Navigating a change of nursing career

12 March 2018

Lauren Herd

Trainee health visitor, NHS Grampian, and MSc advancing nursing practice student, Robert Gordon University, Aberdeen

Just when it feels like the road to becoming a competent practitioner is underway, life can unexpectantly lead to a crossroads. That’s exactly what happened to me.

Since graduating in 2011, I had eagerly followed a career in critical care. I loved the adrenaline-filled, technically challenging acute environment. That was, until starting a family of my own.

The change of dynamic brought a time of reflection and a change of mindset. At the same time I met an inspirational HV whose support and encouragement aided me greatly as my family grew. The impact the HV had on me strengthened my decision to move into health visiting. I am now six months into my role as a trainee HV.

I wanted to reflect on the changes I’ve encountered since moving from the acute setting into the community environment and hope my experience will help others making this transition. 

Initial challenges 

It all started when I stepped out of the staff nurse uniform, which took some courage! There was a noticeable loss in my professional identity. Patients and professionals had recognised my position instantly, and without that uniform there was a sudden need to distinguish my role – a flash of my ID badge often sufficed, but more so there was a requirement to portray a confidence and knowledge of my role. Having ‘trainee’ at the start of my title also took some getting used to. When I was introduced as a student, I felt clients were doubtful of my ability; I felt somewhat inadequate, as though my prior knowledge and position weren’t being considered. 

The most challenging aspect  though has been adjusting to autonomous working. The acute setting, particularly intensive care, thrives on close teamwork across medicine and nursing. Despite having GPs and senior staff at the end of the phone or in the practice intermittently, it has taken some adjustment. This is probably due to my inexperience: I’ve been reassured by many HVs in my position that as your own knowledge and competence increases, having confidence in your clinical judgement and autonomy is a hugely satisfying part of the job.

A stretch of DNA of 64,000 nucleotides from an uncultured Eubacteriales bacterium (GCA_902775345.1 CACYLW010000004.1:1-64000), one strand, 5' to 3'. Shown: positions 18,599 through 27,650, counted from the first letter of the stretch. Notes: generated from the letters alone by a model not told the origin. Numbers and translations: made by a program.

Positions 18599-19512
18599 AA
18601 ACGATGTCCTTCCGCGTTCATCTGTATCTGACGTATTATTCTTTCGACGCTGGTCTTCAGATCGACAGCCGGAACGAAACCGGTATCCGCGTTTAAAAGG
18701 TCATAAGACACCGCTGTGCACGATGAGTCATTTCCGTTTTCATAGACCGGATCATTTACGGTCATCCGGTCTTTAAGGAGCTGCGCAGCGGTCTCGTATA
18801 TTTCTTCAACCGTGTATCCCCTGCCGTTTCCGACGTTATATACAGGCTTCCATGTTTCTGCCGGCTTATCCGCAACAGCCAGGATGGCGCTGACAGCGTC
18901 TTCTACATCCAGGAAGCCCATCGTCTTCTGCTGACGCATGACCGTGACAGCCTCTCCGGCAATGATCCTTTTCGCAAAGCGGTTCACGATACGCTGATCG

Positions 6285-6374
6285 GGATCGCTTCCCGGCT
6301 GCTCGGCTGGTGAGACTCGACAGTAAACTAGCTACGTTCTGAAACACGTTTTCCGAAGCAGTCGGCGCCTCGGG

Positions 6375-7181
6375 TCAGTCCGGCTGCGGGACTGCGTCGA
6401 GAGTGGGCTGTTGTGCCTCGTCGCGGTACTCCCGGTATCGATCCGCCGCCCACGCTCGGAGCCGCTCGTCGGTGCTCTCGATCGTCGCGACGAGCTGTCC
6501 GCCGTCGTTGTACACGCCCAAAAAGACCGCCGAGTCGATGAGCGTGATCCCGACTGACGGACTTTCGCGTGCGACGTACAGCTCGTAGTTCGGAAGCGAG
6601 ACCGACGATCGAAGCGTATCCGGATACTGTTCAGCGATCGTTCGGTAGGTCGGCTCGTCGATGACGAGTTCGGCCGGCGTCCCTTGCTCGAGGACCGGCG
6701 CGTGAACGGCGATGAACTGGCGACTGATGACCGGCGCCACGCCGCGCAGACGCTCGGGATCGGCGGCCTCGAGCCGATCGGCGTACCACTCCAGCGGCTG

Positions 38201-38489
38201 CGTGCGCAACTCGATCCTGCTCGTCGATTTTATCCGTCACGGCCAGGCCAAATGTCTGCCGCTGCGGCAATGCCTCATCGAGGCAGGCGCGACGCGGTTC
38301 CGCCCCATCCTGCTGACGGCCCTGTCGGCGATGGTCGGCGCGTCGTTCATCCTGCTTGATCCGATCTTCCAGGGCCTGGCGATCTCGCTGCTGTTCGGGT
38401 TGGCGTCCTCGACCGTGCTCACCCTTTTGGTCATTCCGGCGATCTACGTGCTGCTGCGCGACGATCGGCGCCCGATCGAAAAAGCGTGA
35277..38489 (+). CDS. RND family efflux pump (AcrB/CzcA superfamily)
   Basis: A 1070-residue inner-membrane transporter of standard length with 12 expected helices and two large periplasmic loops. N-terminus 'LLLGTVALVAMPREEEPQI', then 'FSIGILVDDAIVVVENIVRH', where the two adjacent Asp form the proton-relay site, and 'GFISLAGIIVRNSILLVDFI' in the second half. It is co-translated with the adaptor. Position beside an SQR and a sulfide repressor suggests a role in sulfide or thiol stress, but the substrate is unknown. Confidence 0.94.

Turning it around

I’ve now embraced the trainee position, capitalising on as many learning opportunities as possible and acknowledging my transferable skills.Working in the acute setting accrues many valuable skills, particularly an ability to effectively communicate with patients and allied health professionals. Working closely with patients and relatives at a vulnerable time and often dealing with sensitive issues strengthened my skills in empathy, listening effectively, supporting individuals and families, becoming an advocate for patients at their most vulnerable, assessing and planning care based on health needs, and prioritising workload. These skills are fundamental to health visiting and have made for a solid learning foundation.

It’s been developing my self-awareness however that’s helped me most in overcoming challenges. Talking to colleagues and reflecting on situations has allowed me to see my strengths and weaknesses and helped to direct my learning needs. Though there’s been a significant settling-in period, I can wholeheartedly say that making the move into the community and health visiting has been the right decision. Working with families at such a key stage in their lives is a privilege, and I hope that once my training is complete, I too will be that inspirational HV.

A career move: my learning points

  • Embrace the trainee role, seizing every opportunity to broaden your knowledge and understanding.
  • Reflect and discuss your concerns with colleagues – they have probably had similar experiences.
  • Be confident with the skills you already have – you may have lots to learn but you have lots to build on.